Blessed Alfredo Ildefonso Schuster he was a cardinal and Italian Catholic archbishop, archbishop of Milan from 1929 to 1954. He was proclaimed blessed by Pope John Paul II on May 12, 1996.
He was born in Rome on 18 January 1880 by Giovanni (Johann), Bavarian tailor (at the service of the papal court first as a masterpiece for the departments of the Pontifical Zouaves, then as a tailor of the Pontifical Swiss Guard District), and Maria Anna Tutzer, of Renon.
He was soon an orphan of his father, and being very gifted in the study, he entered the student house of San Paolo outside the walls thanks to Baron Pfiffer d'Altishofen. In the following years he graduated in philosophy from the Pontifical College of Sant'Anselmo in Rome, became a Benedictine monk and on 19 March 1904 he was ordained priest in the Basilica of San Giovanni in Laterano by Cardinal Pietro Respighi.
Benedictine monk of the abbey of St. Paul outside the walls, later became procurator general of the Cassinese Congregation, prior claustral and on April 6, 1918, ordinary abbot of St. Paul outside the walls.
He was part of Amici Israël, an international Catholic league against anti-Semitism and racism, in which many converted Jews also militated. On 26 June 1929, Pope Pius XI appointed him Metropolitan Archbishop of Milan; Cardinal was created on July 15 and the following July 21 was consecrated archbishop in the Sistine Chapel by Pius XI, coconsacranti the archbishop Carlo Cremonesi (later cardinal) and the bishop Agostino Zampini.
In Milan, as soon as he arrived in the diocese in 1929, he founded the Diocesan Union Decorati Pontifici (now ADAS, Associazione Decorati Apostolica Sede) which brings together all the secular or religious figures endowed with pontifical honor. Schuster himself was honored by the great cross knighthood of the Equestrian Order of the Holy Sepulcher of Jerusalem. In 1930 he appointed vicar general of the diocese Giacinto Tredici, who had been one of the founders of the Journal of Philosophy Neo-Scholastica, who will then be bishop of Brescia since 1934.
He governed the archdiocese in difficult times for Milan and Italy. He took as his model one of his most illustrious predecessors, St. Charles Borromeo: he proved to be assiduous in carrying out the pastoral visits to the diocese that he did five times in the twenty-five years of his episcopate. Numerous are his letters to the clergy and to the people, the meticulous and detailed prescriptions especially regarding the decorum of divine worship and the frequent diocesan synods; during his episcopate there are also two Eucharistic congresses. Renovated, on behalf of Pius XI, the Milanese seminars through the construction of the theological and high school seminary of Venegono Inferiore, inaugurated in 1935, where it will retire at the end of its existence.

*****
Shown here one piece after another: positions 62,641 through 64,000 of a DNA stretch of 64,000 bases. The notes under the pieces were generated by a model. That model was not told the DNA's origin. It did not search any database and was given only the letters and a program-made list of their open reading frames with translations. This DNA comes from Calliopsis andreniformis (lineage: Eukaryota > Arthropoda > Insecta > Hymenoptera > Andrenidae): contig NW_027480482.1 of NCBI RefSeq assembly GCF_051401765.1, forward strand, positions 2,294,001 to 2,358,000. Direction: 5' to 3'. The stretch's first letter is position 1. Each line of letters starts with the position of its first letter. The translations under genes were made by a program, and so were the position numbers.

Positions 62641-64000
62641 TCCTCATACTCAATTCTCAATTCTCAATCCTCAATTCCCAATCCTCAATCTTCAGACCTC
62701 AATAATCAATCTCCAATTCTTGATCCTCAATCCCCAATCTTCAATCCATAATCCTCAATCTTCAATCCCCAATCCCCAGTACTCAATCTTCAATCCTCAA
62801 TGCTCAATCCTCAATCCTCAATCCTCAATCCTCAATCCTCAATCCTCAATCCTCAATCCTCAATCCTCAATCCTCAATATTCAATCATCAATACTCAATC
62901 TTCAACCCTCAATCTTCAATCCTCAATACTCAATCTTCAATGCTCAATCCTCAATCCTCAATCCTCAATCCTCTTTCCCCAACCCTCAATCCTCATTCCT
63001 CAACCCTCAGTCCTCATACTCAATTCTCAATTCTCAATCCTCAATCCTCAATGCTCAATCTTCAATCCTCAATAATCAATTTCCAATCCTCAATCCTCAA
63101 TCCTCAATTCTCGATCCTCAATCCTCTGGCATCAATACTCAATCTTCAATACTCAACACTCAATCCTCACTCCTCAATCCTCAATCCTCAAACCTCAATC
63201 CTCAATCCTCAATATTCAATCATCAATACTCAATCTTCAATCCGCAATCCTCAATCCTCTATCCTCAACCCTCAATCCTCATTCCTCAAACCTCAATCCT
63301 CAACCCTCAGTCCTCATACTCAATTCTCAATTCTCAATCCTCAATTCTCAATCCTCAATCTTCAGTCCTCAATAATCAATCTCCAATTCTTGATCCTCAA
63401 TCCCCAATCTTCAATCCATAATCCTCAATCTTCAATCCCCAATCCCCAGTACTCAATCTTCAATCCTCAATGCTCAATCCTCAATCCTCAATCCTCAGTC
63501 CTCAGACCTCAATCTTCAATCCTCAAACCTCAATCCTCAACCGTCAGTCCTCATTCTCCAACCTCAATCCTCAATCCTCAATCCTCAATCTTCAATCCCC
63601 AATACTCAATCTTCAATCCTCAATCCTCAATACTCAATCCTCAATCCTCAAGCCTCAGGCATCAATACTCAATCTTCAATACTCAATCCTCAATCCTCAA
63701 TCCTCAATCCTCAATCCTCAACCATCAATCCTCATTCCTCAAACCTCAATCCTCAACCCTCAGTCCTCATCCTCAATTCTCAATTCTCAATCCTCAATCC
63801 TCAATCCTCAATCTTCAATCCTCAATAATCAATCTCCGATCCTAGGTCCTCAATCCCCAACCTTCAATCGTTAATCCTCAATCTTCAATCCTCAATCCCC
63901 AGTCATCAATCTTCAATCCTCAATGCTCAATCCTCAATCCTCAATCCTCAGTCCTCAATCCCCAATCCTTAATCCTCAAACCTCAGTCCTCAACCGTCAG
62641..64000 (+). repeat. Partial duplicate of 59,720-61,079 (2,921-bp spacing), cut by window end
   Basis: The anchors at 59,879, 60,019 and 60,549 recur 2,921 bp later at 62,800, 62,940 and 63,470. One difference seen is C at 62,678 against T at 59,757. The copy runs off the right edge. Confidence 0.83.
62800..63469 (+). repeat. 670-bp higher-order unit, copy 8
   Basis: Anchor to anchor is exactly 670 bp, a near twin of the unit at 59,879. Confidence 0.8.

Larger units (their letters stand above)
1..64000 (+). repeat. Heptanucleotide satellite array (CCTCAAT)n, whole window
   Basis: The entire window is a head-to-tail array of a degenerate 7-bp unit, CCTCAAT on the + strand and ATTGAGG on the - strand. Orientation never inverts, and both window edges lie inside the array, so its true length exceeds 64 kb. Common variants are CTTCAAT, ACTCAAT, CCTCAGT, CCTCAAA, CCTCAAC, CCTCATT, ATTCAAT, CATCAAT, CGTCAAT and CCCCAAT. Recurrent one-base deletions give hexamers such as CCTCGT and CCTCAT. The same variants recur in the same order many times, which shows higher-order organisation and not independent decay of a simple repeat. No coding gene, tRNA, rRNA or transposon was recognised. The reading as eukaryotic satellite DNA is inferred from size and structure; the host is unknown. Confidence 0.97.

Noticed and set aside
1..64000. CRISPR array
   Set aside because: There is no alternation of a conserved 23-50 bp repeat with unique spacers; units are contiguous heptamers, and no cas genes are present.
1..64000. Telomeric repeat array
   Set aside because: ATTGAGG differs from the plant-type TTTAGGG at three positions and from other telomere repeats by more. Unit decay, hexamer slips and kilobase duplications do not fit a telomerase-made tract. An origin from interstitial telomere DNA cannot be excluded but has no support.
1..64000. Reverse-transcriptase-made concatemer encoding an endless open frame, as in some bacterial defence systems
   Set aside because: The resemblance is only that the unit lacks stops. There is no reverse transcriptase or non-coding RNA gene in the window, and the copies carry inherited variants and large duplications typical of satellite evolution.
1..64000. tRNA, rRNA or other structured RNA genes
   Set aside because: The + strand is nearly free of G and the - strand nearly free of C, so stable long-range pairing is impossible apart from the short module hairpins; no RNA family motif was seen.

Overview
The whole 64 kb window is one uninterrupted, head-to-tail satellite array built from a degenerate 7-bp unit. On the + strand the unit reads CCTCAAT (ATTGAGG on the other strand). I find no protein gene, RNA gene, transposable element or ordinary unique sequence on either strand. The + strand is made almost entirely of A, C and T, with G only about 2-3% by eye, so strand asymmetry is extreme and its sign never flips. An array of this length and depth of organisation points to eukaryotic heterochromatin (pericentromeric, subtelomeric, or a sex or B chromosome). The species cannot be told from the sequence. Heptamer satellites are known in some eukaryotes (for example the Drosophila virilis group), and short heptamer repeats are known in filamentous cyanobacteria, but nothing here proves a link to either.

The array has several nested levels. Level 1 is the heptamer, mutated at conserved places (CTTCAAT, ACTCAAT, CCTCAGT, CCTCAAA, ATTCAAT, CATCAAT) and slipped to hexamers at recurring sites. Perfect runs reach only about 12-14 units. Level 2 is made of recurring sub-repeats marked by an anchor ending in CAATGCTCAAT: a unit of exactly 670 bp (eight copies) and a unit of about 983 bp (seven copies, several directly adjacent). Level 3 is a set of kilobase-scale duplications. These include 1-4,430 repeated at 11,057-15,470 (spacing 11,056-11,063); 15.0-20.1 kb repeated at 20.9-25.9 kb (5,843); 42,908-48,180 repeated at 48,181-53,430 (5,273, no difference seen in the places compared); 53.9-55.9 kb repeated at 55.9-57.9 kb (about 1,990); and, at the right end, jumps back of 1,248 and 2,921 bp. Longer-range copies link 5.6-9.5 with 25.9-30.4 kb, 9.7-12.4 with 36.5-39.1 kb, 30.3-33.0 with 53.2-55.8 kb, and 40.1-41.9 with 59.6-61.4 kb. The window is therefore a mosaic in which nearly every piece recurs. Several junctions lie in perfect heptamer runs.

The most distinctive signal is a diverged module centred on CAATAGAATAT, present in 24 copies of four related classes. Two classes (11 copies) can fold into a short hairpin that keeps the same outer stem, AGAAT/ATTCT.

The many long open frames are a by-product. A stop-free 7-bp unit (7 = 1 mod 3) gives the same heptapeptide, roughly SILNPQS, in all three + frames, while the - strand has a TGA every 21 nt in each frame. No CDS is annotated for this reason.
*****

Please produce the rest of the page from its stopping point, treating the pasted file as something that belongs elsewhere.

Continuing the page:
Like almost the entire Italian Catholic world, Schuster had the illusion that through collaboration the Church could Christianize fascism (a letter before the Lateran pacts and the appointment as an archbishop is authentic), for example by celebrating a thanksgiving mass in 1935, 'the day after the invasion of Ethiopia by the Italian troops, so that God would protect those troops that in their view would have contributed to an ever greater diffusion of Christianity even in the "not yet Christianized" countries. Schuster abandoned this illusion following the approval of the fascist racial laws between September and November 1938.
Schuster participated in the 1939 conclave that elected Pope Pius XII. During the war period he actively supported the Charity of the Archbishop, giving the first position of responsibility to Carlo Bianchi, who had had the idea of ??a pastoral letter from him. Carlo Bianchi will die in Fossoli, shot.
At the fall of the Italian Social Republic he promoted a meeting in the archdiocese between Benito Mussolini and the partisan representatives, in an attempt to agree a surrender without bloodshed. He also proposed to Mussolini to stay in the archdiocese, under his protection, and then surrender to the allies. But the leader refused, preferring to try to escape. When on 29 April 1945 the shotgun bodies of Mussolini and the other fascist hierarchs were hung in piazzale Loreto, Schuster informed Riccardo Lombardi, prefect on the appointment of the National Liberation Committee, that he himself "in purple" would bless the bodies "because you must have respect for any cadaver. " Likewise, on 10 August 1944, when the Germans had killed fifteen partisans and left the bodies in the same place, Schuster had written to the German ambassador asking that the corpses be removed, "otherwise he would have to transport them". On that occasion, having been denied permission to go out and thus being unable to officiate the blessing, he took care to send the then deacon John Barbareschi for the blessing of the bodies.
From 1952 to 1953 he was the first